Financial experts on Wednesday commended the Central Bank of Nigeria (CBN) for its efforts in ensuring implementation of cashless policy in the country, just as they faulted the apex bank for inadequate sensitisation.CBN Gov Godwin Emefiele
Reports reveal that CBN on Tuesday issued a circular to deposit banks to commence the implementation of the cashless policy in six pilot states across the country.
The apex bank directed that implantation should commence from Sept. 18 in Lagos, Ogun, Kano, Abia, Anambra and Rivers States as well as the Federal Capital Territory.
It, however, stated that the nationwide implementation of the cash-less policy would take effect from March 31, 2020.
The CBN explained that transactions will attract three per cent processing fees for withdrawal and two per cent processing fees for lodgement of amounts above N500,000 for individual accounts.
Similarly, corporate accounts will attract five per cent processing fees for withdrawal and three per cent processing fees for lodgement of amounts above N3 million.Also read: INEC pledges commitment to FOI Law, unveils revised communication policy
An economic expert and Managing Director of Cyber1 Systems Network International, Mr Momoh Aliyu, told NAN in Abuja that the full implementation of the policy meant to enhance transparency was long overdue.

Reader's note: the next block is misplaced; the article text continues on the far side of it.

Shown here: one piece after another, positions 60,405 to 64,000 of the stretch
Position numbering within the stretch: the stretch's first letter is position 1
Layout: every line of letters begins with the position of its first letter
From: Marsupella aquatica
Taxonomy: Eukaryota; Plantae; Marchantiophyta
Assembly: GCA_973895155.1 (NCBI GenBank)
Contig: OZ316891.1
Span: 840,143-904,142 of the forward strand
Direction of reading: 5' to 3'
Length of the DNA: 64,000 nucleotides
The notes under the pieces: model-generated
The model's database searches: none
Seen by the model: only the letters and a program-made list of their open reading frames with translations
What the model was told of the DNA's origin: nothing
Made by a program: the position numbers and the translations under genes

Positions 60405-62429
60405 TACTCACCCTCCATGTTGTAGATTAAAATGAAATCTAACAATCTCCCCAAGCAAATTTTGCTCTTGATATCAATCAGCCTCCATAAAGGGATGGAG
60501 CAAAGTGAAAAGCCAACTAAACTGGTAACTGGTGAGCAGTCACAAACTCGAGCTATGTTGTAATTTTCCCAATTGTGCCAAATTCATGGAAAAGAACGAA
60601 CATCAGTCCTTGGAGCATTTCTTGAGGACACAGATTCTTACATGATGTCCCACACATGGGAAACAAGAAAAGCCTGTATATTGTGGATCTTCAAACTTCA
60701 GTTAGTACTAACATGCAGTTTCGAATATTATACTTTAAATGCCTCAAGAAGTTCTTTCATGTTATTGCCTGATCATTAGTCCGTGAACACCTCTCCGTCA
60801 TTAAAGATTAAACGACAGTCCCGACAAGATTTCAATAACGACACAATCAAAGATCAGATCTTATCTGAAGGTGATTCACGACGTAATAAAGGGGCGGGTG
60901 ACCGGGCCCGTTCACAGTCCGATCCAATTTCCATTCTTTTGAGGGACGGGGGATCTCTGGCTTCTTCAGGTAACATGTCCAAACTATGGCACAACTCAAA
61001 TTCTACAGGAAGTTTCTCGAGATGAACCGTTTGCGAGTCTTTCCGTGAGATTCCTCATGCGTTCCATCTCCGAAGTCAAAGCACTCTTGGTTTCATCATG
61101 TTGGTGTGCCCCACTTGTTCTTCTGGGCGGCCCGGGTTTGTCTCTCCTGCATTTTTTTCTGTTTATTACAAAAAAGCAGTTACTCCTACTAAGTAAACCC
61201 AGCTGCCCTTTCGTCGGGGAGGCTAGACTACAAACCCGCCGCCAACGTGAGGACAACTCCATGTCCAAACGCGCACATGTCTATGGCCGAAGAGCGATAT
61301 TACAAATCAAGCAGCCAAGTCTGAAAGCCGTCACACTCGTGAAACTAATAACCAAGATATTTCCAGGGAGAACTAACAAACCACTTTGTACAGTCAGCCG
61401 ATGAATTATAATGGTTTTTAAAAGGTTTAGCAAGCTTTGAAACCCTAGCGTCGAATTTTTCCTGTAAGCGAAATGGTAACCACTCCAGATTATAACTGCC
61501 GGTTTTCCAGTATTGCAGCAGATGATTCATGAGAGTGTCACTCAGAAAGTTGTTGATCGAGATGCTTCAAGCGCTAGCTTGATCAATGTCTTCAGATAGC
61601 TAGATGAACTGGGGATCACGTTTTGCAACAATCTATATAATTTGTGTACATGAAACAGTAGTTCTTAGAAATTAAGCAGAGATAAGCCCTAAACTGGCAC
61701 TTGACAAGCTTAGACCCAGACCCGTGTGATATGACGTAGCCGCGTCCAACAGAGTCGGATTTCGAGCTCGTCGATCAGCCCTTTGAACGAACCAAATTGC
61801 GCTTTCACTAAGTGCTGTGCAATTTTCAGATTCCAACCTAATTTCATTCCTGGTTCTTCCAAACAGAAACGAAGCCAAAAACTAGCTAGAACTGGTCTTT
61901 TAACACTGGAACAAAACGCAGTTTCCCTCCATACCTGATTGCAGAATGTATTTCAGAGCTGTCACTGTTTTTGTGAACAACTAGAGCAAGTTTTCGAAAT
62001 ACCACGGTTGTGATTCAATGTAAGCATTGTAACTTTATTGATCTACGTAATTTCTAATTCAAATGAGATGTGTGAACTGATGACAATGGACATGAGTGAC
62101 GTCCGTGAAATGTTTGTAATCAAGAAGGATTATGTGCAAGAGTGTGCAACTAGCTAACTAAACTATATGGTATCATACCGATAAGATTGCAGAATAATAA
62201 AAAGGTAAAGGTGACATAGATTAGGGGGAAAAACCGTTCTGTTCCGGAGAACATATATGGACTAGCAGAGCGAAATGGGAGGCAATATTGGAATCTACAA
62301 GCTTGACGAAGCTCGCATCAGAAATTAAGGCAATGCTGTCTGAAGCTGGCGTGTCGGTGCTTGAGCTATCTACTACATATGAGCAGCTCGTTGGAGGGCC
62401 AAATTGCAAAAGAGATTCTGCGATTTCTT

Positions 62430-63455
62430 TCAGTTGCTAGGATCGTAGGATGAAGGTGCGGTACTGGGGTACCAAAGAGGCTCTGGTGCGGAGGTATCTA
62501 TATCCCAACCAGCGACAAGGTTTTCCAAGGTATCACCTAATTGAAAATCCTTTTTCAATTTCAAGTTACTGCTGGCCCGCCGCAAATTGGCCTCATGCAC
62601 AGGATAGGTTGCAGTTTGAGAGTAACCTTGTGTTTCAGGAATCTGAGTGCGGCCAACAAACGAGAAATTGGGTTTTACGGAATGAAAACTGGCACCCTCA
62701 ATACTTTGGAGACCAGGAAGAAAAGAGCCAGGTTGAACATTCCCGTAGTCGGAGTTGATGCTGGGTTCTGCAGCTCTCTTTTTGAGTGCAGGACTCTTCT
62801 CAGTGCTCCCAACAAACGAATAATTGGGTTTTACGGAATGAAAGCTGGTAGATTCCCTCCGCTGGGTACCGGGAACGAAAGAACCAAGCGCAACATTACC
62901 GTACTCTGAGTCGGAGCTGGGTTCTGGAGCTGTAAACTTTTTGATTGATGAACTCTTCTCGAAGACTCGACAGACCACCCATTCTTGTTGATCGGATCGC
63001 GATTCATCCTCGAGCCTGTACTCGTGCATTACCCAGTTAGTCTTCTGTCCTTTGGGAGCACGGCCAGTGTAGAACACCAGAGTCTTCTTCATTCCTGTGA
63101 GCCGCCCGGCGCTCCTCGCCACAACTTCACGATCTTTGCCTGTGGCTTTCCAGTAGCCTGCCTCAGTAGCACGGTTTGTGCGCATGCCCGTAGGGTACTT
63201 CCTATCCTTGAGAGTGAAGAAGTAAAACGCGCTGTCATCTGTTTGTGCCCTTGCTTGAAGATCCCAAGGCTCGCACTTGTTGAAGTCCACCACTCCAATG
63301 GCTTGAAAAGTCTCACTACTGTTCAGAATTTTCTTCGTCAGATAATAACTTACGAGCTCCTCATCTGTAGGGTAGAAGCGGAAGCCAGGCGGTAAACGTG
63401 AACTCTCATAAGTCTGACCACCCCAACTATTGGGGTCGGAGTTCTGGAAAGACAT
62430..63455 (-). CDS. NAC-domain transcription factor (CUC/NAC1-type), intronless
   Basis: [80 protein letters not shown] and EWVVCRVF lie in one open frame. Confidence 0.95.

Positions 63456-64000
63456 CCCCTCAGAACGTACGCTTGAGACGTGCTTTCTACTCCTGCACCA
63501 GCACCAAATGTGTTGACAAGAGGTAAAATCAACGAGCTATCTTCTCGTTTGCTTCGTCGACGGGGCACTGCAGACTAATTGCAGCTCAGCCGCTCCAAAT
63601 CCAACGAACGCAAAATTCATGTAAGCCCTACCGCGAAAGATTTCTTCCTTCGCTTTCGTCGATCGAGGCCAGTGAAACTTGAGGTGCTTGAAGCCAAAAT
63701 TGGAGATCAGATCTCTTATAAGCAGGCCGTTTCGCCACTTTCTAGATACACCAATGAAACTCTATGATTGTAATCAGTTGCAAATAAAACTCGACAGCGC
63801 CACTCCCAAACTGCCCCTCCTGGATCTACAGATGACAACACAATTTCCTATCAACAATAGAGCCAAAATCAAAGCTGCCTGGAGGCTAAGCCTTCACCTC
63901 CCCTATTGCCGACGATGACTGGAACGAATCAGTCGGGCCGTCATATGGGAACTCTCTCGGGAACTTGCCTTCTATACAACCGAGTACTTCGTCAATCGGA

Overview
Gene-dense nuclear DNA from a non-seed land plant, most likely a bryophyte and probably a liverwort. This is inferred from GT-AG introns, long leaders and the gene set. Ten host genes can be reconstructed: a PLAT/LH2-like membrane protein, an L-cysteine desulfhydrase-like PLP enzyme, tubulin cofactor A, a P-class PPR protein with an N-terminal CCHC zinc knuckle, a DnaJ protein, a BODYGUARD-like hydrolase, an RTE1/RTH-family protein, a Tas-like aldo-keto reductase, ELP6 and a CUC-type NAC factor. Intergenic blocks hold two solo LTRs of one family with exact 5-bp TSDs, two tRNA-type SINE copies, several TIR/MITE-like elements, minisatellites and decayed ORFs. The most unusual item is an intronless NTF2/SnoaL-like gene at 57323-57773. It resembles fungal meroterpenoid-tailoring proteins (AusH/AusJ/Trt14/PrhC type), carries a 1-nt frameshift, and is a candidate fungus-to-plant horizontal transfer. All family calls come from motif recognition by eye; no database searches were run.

Aliyu, however, said it was wrong for the policy to commence on Wednesday without adequate sensitisation of the citizenry.
“Many have invoiced their transaction taking into cognizance taxes before today. This will create a loss in some businesses and such inconsistencies in government policies do not give investors confidence.
“There is always the need to give ample notice for all charges or taxes. This will help corporate bodies and individuals make proper adjustments to invoicing and other negotiations,” he said.
Another economic expert, Dr Samuel Fogbonjaiye, also said the policy was good and it was in furtherance of the cashless policy introduced by the apex bank.
Fogbonjaiye explained that the policy was meant to monitor cash movement and basically to mop up excess liquidity meant to develop the sector.
“Do you know some money bags have huge cash at hand and refused to pass it through bank accounting procedure? It is rather sad that not everyone in Nigeria has a genuine and functional bank account.
“To me, not giving enough time is obviously not important, the earlier you start, the better,” he said.